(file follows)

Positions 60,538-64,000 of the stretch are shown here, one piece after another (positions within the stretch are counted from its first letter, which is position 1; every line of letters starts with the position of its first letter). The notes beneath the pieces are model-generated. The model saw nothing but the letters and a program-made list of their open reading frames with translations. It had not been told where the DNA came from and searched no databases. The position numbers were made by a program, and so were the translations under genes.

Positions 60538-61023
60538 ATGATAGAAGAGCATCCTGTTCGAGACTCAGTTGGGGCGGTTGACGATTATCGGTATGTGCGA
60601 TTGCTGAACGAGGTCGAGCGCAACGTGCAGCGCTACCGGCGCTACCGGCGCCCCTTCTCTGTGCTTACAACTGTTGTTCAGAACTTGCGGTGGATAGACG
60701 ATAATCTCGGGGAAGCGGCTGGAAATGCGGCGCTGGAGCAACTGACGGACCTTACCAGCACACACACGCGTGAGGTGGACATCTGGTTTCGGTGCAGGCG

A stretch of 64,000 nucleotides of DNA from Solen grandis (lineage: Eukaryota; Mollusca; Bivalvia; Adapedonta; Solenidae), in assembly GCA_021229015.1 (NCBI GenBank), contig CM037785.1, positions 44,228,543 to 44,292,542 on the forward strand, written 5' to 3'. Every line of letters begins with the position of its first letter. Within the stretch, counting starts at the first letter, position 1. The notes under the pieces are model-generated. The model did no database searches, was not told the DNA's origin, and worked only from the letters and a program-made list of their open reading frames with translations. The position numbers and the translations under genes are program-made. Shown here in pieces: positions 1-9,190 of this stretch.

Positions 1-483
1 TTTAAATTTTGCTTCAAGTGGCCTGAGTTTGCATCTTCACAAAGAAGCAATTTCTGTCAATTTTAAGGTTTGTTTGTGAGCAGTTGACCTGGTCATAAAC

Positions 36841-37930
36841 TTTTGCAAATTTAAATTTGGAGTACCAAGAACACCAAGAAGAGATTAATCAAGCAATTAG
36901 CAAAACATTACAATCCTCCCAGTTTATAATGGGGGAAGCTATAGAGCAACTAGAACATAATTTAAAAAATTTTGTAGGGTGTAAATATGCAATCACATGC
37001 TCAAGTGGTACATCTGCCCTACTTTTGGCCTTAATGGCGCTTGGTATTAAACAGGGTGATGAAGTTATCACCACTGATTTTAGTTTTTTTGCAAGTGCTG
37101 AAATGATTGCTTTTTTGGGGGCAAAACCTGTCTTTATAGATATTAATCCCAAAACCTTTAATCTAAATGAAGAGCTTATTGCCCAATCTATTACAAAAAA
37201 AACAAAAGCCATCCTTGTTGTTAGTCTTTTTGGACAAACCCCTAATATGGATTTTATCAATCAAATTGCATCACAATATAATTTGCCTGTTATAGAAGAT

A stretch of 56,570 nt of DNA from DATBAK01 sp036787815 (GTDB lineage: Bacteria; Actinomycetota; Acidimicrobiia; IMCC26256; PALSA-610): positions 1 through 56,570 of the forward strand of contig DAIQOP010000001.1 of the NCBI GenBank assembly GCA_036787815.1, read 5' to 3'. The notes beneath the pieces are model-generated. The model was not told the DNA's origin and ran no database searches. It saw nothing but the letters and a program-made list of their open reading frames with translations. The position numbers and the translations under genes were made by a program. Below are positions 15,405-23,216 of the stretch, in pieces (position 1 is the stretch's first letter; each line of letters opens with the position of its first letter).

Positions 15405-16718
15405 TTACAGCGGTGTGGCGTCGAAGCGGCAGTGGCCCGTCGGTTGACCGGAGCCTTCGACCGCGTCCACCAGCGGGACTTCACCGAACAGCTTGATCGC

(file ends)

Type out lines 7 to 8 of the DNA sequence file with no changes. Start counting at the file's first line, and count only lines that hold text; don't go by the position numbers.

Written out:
Positions 1-483
1 TTTAAATTTTGCTTCAAGTGGCCTGAGTTTGCATCTTCACAAAGAAGCAATTTCTGTCAATTTTAAGGTTTGTTTGTGAGCAGTTGACCTGGTCATAAAC